Early L. Ron Hubbard anyone?


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Dec 8, 2007
Somewhere near Jupiter
Ok forget the dianetics tripe-not here to discuss that-but I joined a free e-book site that allows you one free pdf d'load a month and I've noticed a few golden age era Hubbard's books there; today I found this one-
The Dangerous Dimension:
Dr. Henry Mudge undergoes a striking personality change when he discovers a mathematical formula—“Equation C”—that defines a mysterious negative dimension. He is instantly transported to any location in the solar system by merely thinking of it—even when he doesn’t want to.This story first appeared in the July 1938 issue of Astounding Science Fiction Magazine.
Anyone read his early stuff?
I used to have the double volume with "Fear" and "Typewriter in the sky", but it is long gone, leaving me with almost no memory of anything in it.

I suspect he was better at developing religions than stories (or more successful, at least).
As I recall, "Fear" was actually quite good (though it has been decades since I last read it, and I, too, no longer have a copy). However, the two sources I have at hand seem to regard his earlier work rather more highly than his later work (or certainly his... well, you know). Here's what they have to say about those early pieces:

Now the man behind thenotorious Scientology sect, and one-time science-fiction and adventure writer, many believe that Lafaytte Ronald Hubbard was at his best when writing his fantasies for Unknown. His work for that magazine consisted of eight lead novels and six shorter pieces, most of which are out of print. Two of the earliest, The Ultimate Adventure (1939) and Slaves of Sleep (1939) are set in a parallel world of Arabian legend; Death's Deputy (1940) relates the fate of an accident-prone; The Indigestible Triton (1940; book Triton, 1949) is set in the god Neptune's domain; Fear (1940) is a psychological chiller about a man reconstructing four missing hours; Typewriter in the Sky (1940) is a rollicking farce of a man written into another's story; and The Case of the Friendly Corpse (1941) is set in the University of Unholy Names, which offers courses in the magical arts. Perhaps if Hubbard's name was not so blackened in Britain the public might get a chance to enjoy these and others of his imaginative gems.

-- Who's Who in Horror and Fantasy Fiction, by Mike Ashley, p. 98​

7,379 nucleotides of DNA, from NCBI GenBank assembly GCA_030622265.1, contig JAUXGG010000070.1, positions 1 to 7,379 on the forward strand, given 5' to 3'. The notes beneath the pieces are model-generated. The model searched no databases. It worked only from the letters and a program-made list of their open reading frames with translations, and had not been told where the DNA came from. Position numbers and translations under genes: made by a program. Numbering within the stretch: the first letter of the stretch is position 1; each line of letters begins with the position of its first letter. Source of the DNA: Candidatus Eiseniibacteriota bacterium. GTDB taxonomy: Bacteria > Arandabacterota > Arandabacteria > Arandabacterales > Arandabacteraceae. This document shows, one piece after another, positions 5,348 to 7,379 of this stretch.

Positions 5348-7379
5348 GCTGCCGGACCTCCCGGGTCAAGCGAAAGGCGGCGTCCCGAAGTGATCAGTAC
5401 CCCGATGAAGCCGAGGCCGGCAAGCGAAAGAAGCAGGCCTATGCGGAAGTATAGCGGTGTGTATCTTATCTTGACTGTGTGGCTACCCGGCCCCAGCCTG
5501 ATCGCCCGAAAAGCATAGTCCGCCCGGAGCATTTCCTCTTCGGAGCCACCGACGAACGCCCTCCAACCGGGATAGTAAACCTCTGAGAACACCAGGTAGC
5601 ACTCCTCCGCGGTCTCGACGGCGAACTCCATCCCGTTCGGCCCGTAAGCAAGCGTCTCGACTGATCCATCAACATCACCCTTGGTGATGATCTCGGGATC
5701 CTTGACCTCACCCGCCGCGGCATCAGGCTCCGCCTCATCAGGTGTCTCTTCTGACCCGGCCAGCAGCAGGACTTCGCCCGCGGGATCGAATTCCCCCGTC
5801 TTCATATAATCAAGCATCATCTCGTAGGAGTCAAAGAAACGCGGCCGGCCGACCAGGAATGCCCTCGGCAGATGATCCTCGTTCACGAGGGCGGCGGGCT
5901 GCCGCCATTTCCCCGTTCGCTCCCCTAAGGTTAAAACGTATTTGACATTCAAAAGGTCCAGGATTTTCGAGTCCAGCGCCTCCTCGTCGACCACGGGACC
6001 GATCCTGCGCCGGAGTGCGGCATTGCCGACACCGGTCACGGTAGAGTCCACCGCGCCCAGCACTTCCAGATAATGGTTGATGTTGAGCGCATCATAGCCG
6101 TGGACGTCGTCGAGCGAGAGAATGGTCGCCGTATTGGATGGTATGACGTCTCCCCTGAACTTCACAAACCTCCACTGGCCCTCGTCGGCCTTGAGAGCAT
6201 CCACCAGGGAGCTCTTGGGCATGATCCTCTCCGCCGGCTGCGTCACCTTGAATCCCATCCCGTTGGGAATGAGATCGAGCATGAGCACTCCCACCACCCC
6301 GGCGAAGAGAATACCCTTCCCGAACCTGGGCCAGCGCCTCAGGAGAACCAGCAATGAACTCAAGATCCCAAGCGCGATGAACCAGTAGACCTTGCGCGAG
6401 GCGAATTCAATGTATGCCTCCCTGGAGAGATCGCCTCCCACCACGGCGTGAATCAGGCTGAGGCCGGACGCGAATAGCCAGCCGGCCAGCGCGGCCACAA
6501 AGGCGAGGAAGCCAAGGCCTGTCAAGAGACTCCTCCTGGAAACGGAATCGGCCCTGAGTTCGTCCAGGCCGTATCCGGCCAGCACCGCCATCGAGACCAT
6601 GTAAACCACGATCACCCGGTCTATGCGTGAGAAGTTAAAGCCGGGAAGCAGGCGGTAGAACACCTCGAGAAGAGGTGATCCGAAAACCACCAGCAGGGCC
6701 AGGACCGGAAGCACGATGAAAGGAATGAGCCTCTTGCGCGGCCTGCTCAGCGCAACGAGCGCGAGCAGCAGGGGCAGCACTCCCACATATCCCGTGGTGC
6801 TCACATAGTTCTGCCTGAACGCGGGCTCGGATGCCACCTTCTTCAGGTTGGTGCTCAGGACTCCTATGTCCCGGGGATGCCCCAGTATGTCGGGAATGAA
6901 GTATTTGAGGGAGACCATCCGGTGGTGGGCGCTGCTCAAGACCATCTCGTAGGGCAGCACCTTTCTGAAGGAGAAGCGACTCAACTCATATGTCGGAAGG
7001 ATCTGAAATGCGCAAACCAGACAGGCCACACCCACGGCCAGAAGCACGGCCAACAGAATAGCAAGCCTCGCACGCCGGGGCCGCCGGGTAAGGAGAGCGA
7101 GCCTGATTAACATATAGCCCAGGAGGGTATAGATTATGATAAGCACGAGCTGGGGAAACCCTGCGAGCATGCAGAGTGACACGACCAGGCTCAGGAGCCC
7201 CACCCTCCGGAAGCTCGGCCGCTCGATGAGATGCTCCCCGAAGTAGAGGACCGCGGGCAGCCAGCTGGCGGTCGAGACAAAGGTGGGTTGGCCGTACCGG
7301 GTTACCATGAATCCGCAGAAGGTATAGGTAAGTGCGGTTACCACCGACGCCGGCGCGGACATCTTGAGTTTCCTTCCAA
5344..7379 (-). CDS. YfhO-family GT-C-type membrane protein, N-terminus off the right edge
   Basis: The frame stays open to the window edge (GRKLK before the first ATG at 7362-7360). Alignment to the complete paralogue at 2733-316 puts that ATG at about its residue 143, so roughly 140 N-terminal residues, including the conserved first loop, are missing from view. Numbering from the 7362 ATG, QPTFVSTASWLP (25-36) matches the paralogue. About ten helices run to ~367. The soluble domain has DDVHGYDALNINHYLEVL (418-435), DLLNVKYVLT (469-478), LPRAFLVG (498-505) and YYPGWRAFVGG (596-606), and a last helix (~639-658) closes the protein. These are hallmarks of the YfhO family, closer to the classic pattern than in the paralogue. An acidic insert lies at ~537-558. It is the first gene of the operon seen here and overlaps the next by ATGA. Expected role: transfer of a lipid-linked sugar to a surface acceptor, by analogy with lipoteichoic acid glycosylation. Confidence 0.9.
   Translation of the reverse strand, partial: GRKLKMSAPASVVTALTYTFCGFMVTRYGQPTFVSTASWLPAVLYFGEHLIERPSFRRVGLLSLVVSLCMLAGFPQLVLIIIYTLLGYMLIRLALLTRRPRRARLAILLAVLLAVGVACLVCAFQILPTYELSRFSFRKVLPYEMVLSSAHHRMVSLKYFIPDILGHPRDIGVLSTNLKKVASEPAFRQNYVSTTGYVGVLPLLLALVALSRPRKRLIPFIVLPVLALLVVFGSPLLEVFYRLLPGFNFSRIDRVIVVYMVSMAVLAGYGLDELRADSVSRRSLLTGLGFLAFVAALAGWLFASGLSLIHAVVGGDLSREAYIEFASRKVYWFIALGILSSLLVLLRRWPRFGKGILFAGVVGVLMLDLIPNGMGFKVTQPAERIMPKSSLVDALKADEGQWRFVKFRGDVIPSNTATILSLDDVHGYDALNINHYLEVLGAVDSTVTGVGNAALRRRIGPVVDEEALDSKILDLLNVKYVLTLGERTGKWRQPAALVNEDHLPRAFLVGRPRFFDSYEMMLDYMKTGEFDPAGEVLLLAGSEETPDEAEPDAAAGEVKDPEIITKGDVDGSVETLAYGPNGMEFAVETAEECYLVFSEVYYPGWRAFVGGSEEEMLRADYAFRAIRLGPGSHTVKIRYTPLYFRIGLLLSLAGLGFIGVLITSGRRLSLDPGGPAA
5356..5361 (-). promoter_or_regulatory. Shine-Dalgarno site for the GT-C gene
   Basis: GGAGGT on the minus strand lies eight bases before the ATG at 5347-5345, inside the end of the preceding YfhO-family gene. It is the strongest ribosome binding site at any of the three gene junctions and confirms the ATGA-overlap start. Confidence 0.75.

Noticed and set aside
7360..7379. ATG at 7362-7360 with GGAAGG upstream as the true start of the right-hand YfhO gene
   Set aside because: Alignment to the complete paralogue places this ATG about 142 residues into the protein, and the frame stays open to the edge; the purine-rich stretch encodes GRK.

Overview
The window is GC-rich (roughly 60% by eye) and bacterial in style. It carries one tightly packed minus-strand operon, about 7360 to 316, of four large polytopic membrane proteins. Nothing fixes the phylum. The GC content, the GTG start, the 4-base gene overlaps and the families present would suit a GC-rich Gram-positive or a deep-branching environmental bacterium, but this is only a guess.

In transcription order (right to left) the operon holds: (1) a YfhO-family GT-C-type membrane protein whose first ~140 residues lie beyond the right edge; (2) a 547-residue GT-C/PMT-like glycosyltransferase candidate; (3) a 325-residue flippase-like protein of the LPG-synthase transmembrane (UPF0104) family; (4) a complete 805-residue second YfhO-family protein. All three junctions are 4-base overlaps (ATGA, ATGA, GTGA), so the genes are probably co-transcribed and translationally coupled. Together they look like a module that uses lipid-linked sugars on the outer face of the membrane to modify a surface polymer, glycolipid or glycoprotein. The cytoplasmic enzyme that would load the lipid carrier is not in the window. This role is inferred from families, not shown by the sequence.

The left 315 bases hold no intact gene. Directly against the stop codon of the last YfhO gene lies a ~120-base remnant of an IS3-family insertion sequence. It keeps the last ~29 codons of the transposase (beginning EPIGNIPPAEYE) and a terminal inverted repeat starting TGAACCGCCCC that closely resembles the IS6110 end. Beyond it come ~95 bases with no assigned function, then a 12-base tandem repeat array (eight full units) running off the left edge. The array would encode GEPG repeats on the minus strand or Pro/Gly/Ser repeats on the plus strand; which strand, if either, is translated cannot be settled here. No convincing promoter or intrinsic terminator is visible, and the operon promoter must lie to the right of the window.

Hubbard wrote for a wide variety of pulp fiction markets but achieved his greatest renown with contributions to Astounding Science Fiction and its fantasy companion, Unknown. Many of his stories are built around a recurring character type, the ordinary man repressed by limitations of personal circumstances and environment who, when faced with an extraordinary challenge, taps latent powers that transform him unexpectedly into a very capable hero. In Hubbard's comic fantasies for Unknown, the extraordinary challenge is transport to a fantasy world: the land of the Arabian Nights in "The Ultimate Adventure" (April, 1939), the world of the jinn in Slaves of Sleep (July 1939; Shasta, 1948), the undersea kingdom of Neptune in The Indigestible Triton (April 1940; written uner the pseudonym Rene Lafayette; as Triton [FPCI, 1949]), the world of a hack's badly imagined pulp adventure tale in Typewriter in the Sky (November-December 1940), and a school for apprentice sorcerers in "The Case of the Friendly Corpse" (August 1941). In Fear (Unknown, July 1940; Gnome Press, 1951 [with Typewriter in the Sky]), he produced a memorable work of horror by turning the structure of his comic fantasies inside out. The protagonist, a college professor, experiences a series of terrifying encounters of seemingly supernatural origin, all of which prove to be related to a ghastly crime he has committed but whose memory he has repressed. Awareness of his crime gives him mastery over the events but drives him mad. Hubbard combined supernatural and psychological horror similarly in "He Didn't Like Cats" (Unknown, February 1942).

-- Supernatural Literature of the World: An Encyclopedia, ed. by S. T. Joshi and Stefan Dziemianowicz, pp. 577-78 (the entry on Hubbard is by the latter)​

That may not be any help, but it's all I have. I've not read the tale you are asking about in particular, but what I did read of Hubbard's early work, as I recall, was entertaining....